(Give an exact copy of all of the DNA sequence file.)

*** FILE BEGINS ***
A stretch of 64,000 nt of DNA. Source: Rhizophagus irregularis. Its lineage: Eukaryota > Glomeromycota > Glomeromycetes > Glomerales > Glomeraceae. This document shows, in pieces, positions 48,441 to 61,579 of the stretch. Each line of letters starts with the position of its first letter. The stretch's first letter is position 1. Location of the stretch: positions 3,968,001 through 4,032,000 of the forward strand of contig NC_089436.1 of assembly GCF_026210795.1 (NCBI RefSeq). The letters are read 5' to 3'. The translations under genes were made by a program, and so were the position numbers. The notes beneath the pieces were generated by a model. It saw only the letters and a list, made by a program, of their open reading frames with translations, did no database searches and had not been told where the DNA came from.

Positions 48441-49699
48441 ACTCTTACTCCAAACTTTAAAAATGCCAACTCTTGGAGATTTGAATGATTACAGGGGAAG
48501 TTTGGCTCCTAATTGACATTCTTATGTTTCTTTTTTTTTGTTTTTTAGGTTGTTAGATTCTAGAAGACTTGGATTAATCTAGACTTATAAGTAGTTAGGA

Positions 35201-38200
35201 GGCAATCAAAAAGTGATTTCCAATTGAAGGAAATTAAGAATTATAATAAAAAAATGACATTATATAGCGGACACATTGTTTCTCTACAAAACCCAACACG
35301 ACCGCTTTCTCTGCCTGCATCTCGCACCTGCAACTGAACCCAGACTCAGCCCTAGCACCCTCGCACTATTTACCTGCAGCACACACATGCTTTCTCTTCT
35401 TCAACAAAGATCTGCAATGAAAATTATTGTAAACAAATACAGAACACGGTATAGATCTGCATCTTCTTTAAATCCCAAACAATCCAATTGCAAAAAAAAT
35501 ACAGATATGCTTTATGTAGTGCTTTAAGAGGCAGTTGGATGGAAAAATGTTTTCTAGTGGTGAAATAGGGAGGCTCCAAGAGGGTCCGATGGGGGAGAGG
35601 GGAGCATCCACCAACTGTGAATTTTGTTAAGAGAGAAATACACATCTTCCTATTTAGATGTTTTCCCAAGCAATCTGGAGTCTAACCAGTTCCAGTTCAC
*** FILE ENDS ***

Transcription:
A stretch of 64,000 nt of DNA. Source: Rhizophagus irregularis. Its lineage: Eukaryota > Glomeromycota > Glomeromycetes > Glomerales > Glomeraceae. This document shows, in pieces, positions 48,441 to 61,579 of the stretch. Each line of letters starts with the position of its first letter. The stretch's first letter is position 1. Location of the stretch: positions 3,968,001 through 4,032,000 of the forward strand of contig NC_089436.1 of assembly GCF_026210795.1 (NCBI RefSeq). The letters are read 5' to 3'. The translations under genes were made by a program, and so were the position numbers. The notes beneath the pieces were generated by a model. It saw only the letters and a list, made by a program, of their open reading frames with translations, did no database searches and had not been told where the DNA came from.

Positions 48441-49699
48441 ACTCTTACTCCAAACTTTAAAAATGCCAACTCTTGGAGATTTGAATGATTACAGGGGAAG
48501 TTTGGCTCCTAATTGACATTCTTATGTTTCTTTTTTTTTGTTTTTTAGGTTGTTAGATTCTAGAAGACTTGGATTAATCTAGACTTATAAGTAGTTAGGA

Positions 35201-38200
35201 GGCAATCAAAAAGTGATTTCCAATTGAAGGAAATTAAGAATTATAATAAAAAAATGACATTATATAGCGGACACATTGTTTCTCTACAAAACCCAACACG
35301 ACCGCTTTCTCTGCCTGCATCTCGCACCTGCAACTGAACCCAGACTCAGCCCTAGCACCCTCGCACTATTTACCTGCAGCACACACATGCTTTCTCTTCT
35401 TCAACAAAGATCTGCAATGAAAATTATTGTAAACAAATACAGAACACGGTATAGATCTGCATCTTCTTTAAATCCCAAACAATCCAATTGCAAAAAAAAT
35501 ACAGATATGCTTTATGTAGTGCTTTAAGAGGCAGTTGGATGGAAAAATGTTTTCTAGTGGTGAAATAGGGAGGCTCCAAGAGGGTCCGATGGGGGAGAGG
35601 GGAGCATCCACCAACTGTGAATTTTGTTAAGAGAGAAATACACATCTTCCTATTTAGATGTTTTCCCAAGCAATCTGGAGTCTAACCAGTTCCAGTTCAC